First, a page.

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Maine Walk for Peace on Midcoast

By Dagney C. Ernest | Oct 14, 2015
Photo by: Dagney C. Ernest Participants in the 2015 Maine Walk for Peace gather in the parking lot of Rockland’s First Universalist Church before heading south Oct. 14.

For the fourth time in recent years, Maine Veterans for Peace is walking through the state, passing through the Midcoast Oct. 11, 12, 13 and 14 on the 175-mile trek from Ellsworth to Portsmouth, N.H.

This year’s Maine Walk for Peace is focused on raising awareness of the Pentagon’s impact on the world’s oceans, with a special emphasis on the Navy’s use of sonar, offshore weapons testing and the under-construction base on South Korea’s Jeju Island. But the walkers have more local sites in mind, as well; as part of their walk, they plan to deliver a letter to Frederick Harris, president of Bath Iron Works and General Dynamics NASSCO.

That task lay ahead of them when they passed through the Midcoast, spending the night of Oct. 11 in Belfast; Columbus Day in Camden; and Oct. 13 in Rockland. At each evening stop, the walkers, organized by Maine VFP Secretary Bruce Gagnon, enjoyed a potluck meal and shared their mission before heading home with community members or bedding down in a host space: First Church UCC in Belfast; Our Lady of Good Hope Catholic Church in Camden; and First Universalist Church in Rockland.

In the Rockland church’s basement meeting hall, the Oct. 13 program featured opening remarks by Tarak Kauff, up from New York state to be in the walk; a reading of the BIW letter by Morgana Warner Evans of West Bath, spending her fall break from her senior year at college to join the Peace Walk for the third time; a reading by Boston-area poet and Gulf War vet Eric Wasileski; and a guitar-accompanied performance of Morrissey’s “In Mexico” by Jason Rawn of Hope, who has been part of the protests at Jeju.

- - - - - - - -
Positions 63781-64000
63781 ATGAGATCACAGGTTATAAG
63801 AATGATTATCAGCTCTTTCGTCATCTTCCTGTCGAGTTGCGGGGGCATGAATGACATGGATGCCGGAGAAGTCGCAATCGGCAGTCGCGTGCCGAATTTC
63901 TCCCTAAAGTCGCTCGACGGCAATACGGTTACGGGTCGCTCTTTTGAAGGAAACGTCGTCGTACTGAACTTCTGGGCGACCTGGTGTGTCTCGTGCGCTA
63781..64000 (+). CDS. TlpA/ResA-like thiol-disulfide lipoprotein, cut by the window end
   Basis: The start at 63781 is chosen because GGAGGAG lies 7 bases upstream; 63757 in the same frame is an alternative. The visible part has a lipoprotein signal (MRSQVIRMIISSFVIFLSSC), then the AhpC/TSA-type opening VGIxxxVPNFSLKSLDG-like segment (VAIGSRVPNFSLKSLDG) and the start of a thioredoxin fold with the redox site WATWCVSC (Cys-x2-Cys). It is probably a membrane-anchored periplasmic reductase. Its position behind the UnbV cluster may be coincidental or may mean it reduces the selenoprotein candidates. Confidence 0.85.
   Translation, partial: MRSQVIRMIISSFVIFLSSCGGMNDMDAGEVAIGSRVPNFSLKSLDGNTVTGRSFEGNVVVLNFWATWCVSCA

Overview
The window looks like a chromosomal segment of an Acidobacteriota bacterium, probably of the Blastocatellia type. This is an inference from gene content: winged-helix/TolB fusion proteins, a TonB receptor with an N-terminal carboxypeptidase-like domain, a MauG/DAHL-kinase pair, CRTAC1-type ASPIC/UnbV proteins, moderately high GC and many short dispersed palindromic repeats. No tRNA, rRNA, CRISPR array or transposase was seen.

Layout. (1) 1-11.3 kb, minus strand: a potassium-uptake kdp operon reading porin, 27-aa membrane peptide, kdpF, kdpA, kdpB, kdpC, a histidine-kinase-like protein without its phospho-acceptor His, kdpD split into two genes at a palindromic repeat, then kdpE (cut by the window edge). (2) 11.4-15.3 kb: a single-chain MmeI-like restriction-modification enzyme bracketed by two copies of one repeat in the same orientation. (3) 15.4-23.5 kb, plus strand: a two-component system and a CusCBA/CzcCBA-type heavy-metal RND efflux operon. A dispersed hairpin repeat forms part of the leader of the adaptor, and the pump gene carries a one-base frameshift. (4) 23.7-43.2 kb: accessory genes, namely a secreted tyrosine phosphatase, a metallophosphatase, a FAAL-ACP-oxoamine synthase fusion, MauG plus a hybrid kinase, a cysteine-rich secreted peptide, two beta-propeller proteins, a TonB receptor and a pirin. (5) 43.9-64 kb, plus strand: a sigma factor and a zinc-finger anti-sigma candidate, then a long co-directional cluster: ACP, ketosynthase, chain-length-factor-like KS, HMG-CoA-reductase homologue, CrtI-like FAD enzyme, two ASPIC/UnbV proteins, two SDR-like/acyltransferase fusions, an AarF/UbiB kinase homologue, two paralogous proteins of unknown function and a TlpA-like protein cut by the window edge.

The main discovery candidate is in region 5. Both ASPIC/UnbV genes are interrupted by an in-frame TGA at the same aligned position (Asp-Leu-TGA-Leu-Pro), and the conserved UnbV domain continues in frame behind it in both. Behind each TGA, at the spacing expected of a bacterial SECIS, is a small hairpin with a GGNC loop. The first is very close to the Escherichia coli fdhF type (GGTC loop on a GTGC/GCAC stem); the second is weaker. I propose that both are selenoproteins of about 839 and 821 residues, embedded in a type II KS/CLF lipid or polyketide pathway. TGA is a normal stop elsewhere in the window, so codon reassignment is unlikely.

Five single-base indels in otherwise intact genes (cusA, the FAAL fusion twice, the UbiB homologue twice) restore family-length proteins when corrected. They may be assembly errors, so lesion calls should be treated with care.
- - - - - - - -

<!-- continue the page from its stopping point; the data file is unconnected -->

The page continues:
The group stepped out at 9 a.m. sharp Oct. 14, heading for Damariscotta and a night at the Friends Meeting House. Driving ahead of them is a van decorated with a colorful “Demilitarize Our Oceans!” banner and topped with dolphin sculpture with peaceful protest history, having gone cross-country in a cart with Greenpeace. Both were created by Hancock artist Russell Wray, who is among the walkers.

The group will be joined in Freeport by a member of the Nipponzan Myohoji order of Buddhist monks and nuns, who regularly lead the non-violent action. In addition to local support by hosts such as the Midcoast Peace and Justice Group, Maine Walk for Peace is sponsored by Maine Veterans for Peace, PeaceWorks, CodePink Maine, Citizens Opposing Active Sonar Threats, Peace Action Maine, the Boston-area Veterans for Peace Smedley Butler Brigade, Portsmouth’s Seacoast Peace Response and the Global Network Against Weapons & Nuclear Power in Space.

The peace walk, which began Oct. 9, will conclude Saturday, Oct. 24, in Portsmouth. It is along Route 1 and the public is invited and encouraged to join in for any portion. For schedule and more information, visit

A potluck supper is welcome after a day of walking through pouring rain Oct. 13. The Rockland supper was provided by members of the Midcoast Peace and Justice Group. (Photo by: Dagney C. Ernest)
Jason Rawn demonstrates how he and others sit in protest on the building site of a new naval base on South Korea’s Jeju Island. (Photo by: Dagney C. Ernest)
Young Morgana Warner Evans has taken part in the Maine Walk for Peace for three consecutive years. (Photo by: Dagney C. Ernest)
Bruce Gagnon updates the Maine Walk for Peace participants Oct. 14 in the parking lot of Rockland’s First Universalist Church. (Photo by: Dagney C. Ernest)
The Maine Walk for Peace heads for Route 1 in Rockland to start another day of walking Oct. 14. (Photo by: Dagney C. Ernest)
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